Introduction

The central hill country of Sri Lanka, a roughly triangular mountainous area located at the south-centra0l part of the Island is defined as the land above the 300 m (msl) contour that covers roughly about 20% of the total area of the Island. Professor K. Kularatnam described it as a veritable palimpsest that displays many facets of geological evolution. With its highest peak at Pidurutalaga, 2,524 m rising above a high plain dotted by few more peaks like Hakgala, Kirigalpotha (2,389 m), Totupolakanda (2,357)m, and Adam’s Peak (2230 m), it constitutes a heavily dissected terrain of rugged mountain ranges, peaks and valleys, and steep escarpments with hundreds of beautiful waterfalls cascading down, the largest number for any given area of its size any where in the world. With its breathtaking scenic splendour the hill country has provided a multiplicity of habitats for many a unique fauna and flora both endemic and threatened. While serving as the major catalyst in rainmaking and a regulator for the two monsoon seasons, it also serves as the major watershed that provides the source for almost all the rivers (103) draining in all the directions in this Island.

The World Heritage Convention which met in Brazil in July 2010 also has declared the Central Highlands of Sri Lanka as a World Natural Heritage. Its unique biodiversity both in fauna and flora of which many species, that are endemic and some of them are threatened was the main criteria the Committee has adopted in making this decision. In this essay the case for the preservation of the Central Highlands in a broader perspective that covers the whole Island. Firstly, taking in to account the totality of its unique geography including the land, forests, fauna and flora and its natural beauty and secondly, the role it plays in preserving the survival of the entire life system and the civilization of this Island. A third, a cultural dimension is also included in view of the religious importance associated with the Adams Peak. All these three factors heavily support the claim for its preservation and to be declared a World Heritage.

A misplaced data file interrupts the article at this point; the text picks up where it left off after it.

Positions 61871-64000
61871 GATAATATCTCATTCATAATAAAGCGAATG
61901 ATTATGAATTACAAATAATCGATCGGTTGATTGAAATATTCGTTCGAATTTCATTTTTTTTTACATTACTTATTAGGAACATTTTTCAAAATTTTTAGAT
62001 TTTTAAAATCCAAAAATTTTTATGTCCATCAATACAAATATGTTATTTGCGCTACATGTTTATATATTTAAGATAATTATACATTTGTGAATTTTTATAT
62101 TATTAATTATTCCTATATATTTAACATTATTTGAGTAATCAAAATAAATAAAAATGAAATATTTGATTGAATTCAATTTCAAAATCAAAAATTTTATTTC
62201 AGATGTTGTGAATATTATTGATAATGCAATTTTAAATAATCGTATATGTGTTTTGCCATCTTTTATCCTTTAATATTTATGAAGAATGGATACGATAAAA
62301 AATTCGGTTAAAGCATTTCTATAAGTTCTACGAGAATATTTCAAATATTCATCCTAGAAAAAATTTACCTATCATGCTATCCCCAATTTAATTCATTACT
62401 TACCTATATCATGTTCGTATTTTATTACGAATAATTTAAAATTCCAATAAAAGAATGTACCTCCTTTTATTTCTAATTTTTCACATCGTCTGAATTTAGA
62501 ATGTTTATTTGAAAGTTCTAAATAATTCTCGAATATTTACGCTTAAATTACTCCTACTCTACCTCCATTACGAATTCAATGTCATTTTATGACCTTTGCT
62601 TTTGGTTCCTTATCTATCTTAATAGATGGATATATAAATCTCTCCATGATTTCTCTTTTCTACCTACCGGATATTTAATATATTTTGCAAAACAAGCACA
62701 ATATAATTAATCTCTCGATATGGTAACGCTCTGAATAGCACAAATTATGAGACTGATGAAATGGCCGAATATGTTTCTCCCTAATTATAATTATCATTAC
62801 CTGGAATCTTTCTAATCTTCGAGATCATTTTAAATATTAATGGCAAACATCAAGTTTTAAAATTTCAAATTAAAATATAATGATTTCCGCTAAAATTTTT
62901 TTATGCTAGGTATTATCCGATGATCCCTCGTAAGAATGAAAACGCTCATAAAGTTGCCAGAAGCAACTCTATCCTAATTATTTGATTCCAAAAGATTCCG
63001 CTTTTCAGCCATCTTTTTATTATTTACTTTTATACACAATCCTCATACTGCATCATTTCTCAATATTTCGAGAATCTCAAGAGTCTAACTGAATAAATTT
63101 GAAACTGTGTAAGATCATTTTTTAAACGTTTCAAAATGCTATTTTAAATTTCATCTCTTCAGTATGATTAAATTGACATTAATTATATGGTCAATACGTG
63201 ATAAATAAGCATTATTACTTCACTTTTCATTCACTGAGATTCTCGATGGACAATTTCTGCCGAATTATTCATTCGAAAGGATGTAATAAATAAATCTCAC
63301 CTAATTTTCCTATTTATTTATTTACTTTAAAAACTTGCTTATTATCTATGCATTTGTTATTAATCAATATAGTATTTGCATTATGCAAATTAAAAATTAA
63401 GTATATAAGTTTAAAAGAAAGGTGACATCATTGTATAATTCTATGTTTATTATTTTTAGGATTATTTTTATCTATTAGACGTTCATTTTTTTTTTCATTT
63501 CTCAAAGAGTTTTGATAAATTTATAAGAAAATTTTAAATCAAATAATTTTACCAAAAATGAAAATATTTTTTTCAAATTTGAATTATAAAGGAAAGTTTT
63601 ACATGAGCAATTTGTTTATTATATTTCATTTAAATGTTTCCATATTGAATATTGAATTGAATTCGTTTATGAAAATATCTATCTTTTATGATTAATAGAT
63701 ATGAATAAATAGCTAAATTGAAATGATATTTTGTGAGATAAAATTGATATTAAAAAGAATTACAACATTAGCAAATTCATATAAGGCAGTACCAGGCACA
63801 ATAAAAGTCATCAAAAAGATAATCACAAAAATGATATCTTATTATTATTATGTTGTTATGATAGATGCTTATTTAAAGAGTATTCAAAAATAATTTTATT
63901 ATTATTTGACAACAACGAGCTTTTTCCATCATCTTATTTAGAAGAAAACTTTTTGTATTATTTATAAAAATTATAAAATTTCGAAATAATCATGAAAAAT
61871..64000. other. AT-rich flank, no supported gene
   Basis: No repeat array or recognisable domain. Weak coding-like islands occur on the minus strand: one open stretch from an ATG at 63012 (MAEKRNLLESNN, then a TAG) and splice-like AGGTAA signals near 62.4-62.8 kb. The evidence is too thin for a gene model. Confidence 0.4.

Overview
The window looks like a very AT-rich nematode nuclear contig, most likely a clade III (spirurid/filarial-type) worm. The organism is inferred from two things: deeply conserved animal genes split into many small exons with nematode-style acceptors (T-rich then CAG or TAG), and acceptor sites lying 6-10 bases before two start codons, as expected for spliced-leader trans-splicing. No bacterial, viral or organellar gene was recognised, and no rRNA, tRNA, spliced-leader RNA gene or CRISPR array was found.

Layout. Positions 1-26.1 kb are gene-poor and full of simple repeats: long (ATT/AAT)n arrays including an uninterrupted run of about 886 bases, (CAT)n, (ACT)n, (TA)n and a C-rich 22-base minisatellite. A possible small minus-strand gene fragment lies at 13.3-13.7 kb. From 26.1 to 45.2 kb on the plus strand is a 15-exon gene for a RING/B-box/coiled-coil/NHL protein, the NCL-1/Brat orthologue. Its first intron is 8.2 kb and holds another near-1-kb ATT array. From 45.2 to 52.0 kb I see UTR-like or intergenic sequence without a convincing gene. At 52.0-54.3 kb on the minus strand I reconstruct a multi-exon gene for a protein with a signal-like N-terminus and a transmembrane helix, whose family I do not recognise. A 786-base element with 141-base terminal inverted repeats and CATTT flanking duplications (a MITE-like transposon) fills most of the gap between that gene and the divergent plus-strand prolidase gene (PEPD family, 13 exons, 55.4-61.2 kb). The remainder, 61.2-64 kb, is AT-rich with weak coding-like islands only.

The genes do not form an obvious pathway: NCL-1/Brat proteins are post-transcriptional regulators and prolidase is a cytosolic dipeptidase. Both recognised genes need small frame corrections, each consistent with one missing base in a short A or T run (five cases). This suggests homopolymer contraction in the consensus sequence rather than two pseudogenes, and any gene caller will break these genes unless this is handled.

The basic argument advanced here is that the Central Highland is a unique creation of nature, with its peculiar morphology, the drainage pattern, the climate, breathtaking scenery and bio-diversity which no other physiographic region of its size in any other country could claim.  Both functionally and analogically, it represents the ‘Geographical Heartland’ of this Island as discussed below.